Well the midterm elections are thankfully over. Char and I won’t know what to do at night without the political ad calls. So, for the next year and a half or so we’ll have to settle for the good old computer-dialed, irritating insults to our intelligence from charity, sales and scam calls.
It seemed like this year’s political push was particularly annoying, probably because almost $4 Billion was spent to influence the hoi polloi, the masses, the Joe Six-packs. All of we folks for which the ad agencies show so little respect.
Both major parties spent about an equal amount.
On the other hand, according to the Washington Post, the total election amount was almost insignificant compared to other annual American spending:
But the article goes on to point out that: “The $3.7 billion spent on the 2014 election comes from a relative pittance of the overall U.S. population. According to the Center for Responsive Politics, just 666,773 individuals had donated more than $200 to campaigns, parties and political action committees in the 2014 election cycle. ….Do a little math and you see that the number of people who helped finance Tuesday's election amount to .2 percent of the United States' population of 316 million. ”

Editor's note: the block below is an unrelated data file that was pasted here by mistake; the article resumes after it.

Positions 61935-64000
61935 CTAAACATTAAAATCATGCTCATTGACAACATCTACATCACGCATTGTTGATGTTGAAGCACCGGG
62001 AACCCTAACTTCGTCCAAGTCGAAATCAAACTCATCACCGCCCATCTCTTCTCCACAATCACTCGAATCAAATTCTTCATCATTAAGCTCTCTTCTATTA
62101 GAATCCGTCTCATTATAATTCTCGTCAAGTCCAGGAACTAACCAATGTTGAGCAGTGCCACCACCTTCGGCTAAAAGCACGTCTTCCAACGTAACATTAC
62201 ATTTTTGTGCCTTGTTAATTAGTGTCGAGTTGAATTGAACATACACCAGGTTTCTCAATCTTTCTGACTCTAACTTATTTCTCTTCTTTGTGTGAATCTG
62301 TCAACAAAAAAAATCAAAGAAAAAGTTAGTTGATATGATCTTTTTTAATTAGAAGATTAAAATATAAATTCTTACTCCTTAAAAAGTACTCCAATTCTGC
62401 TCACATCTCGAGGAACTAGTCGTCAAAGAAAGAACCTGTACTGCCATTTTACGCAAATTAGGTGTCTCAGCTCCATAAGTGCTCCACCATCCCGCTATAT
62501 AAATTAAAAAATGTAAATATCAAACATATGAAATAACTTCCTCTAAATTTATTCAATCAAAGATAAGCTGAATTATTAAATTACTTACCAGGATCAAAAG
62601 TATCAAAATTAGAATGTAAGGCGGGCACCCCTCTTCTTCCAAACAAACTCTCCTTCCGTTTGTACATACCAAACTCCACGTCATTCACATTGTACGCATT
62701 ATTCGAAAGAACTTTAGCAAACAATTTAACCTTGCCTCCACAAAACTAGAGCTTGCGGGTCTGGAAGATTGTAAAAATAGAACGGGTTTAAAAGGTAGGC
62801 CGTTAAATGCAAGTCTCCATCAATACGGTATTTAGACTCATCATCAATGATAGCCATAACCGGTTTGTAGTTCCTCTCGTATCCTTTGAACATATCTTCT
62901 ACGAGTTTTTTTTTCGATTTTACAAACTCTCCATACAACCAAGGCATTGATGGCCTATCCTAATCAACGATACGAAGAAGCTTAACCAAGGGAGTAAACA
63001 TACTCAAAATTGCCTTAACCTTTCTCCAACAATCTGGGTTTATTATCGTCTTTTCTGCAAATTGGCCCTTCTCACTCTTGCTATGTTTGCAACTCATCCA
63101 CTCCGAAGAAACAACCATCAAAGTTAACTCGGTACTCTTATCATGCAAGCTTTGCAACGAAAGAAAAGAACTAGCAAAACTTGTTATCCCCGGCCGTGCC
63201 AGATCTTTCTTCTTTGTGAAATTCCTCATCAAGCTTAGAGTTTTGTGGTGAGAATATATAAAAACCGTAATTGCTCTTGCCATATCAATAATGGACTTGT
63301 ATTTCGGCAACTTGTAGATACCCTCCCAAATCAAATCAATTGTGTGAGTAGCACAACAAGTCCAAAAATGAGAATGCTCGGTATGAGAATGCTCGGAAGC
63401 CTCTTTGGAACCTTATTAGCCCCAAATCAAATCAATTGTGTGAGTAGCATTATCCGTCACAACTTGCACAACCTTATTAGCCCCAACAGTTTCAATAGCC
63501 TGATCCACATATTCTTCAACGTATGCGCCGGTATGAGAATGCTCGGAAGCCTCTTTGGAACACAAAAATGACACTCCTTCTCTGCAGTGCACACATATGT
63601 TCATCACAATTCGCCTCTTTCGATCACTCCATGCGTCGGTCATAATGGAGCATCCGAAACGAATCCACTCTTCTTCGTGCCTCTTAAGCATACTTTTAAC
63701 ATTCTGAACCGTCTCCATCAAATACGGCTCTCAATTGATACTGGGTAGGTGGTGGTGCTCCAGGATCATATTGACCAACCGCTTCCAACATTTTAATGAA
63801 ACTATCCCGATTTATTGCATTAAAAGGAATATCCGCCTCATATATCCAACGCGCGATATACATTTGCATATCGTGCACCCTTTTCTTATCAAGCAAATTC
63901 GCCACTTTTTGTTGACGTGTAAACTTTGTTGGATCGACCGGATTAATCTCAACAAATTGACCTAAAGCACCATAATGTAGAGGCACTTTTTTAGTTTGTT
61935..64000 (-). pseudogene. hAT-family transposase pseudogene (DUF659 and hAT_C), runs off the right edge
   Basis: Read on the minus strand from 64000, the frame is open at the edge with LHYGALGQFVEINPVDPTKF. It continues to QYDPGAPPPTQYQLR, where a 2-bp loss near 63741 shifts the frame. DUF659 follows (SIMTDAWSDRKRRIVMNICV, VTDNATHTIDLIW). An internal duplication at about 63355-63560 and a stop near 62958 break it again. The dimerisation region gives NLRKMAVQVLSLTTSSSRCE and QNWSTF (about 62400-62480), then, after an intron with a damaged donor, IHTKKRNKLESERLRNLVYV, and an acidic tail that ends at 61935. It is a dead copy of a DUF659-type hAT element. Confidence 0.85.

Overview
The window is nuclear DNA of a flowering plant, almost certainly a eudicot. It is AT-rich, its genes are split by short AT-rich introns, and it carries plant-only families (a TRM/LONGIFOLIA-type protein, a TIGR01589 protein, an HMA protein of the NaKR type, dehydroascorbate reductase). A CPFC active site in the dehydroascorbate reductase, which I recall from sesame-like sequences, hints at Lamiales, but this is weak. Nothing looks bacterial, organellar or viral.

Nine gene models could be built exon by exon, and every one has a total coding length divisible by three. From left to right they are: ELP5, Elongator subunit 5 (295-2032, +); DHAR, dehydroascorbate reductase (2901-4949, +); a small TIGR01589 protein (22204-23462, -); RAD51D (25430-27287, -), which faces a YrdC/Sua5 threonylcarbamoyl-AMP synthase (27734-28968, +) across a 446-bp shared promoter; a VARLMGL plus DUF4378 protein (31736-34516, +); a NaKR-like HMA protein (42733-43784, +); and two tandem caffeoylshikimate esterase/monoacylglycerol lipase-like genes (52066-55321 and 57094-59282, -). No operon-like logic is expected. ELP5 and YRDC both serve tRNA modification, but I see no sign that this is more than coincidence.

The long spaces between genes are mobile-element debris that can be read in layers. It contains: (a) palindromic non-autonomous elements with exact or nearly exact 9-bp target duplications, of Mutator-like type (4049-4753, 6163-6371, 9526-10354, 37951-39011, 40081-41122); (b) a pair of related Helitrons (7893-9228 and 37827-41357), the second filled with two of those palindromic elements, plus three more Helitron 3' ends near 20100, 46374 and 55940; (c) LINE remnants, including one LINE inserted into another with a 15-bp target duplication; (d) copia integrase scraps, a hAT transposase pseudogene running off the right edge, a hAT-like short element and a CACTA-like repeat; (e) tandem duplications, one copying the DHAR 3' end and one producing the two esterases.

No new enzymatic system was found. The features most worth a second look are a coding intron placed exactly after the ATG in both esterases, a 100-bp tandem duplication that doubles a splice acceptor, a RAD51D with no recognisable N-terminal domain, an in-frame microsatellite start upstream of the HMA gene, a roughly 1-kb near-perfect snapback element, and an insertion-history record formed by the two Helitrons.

That’s most troubling - a tiny group of Americans have spent so much to propagandize the majority. It seems that our country is indeed turning into an oligarchy, with a small number of powerful players from both left and right political leanings using huge amounts of money to win a political war to win control. And most of us little folks are caught in the middle
But getting back to the context of the power industry, here’s something to think about. The American Recovery Act provided $3.4 Billion of matching funds for grid modernization. That’s less than the expenditure for one midterm election (and about five percent of what Americans spend for soda pop).
(Now, if we could just get some of that money spent on video games and lottery and put it into infrastructure repair and upgrades ….dream on!)
But that doesn’t mean that energy issues aren’t high on the list of skirmishes to be held between the GOP controlled congress and president. The Keystone pipeline, coal plant restrictions and other climate-change related issues are on the table and some are close to the waste basket. And, of course, there are the subsidies for renewables.
With the possible exception of Keystone, the course of these issues could impact construction and operation of the electrical grid. Planned closing of major coal plants, and even some gas generation, will require re-routing and new construction of transmission. Potential haggling between the administration and congress would create enormous investment uncertainty and delay. And, of course, potential reduction in renewable subsidies could raise the investment risk for new transmission.
So many issues that affect our industry are in the hands of politicians and lobbyists who can’t really understand the challenges.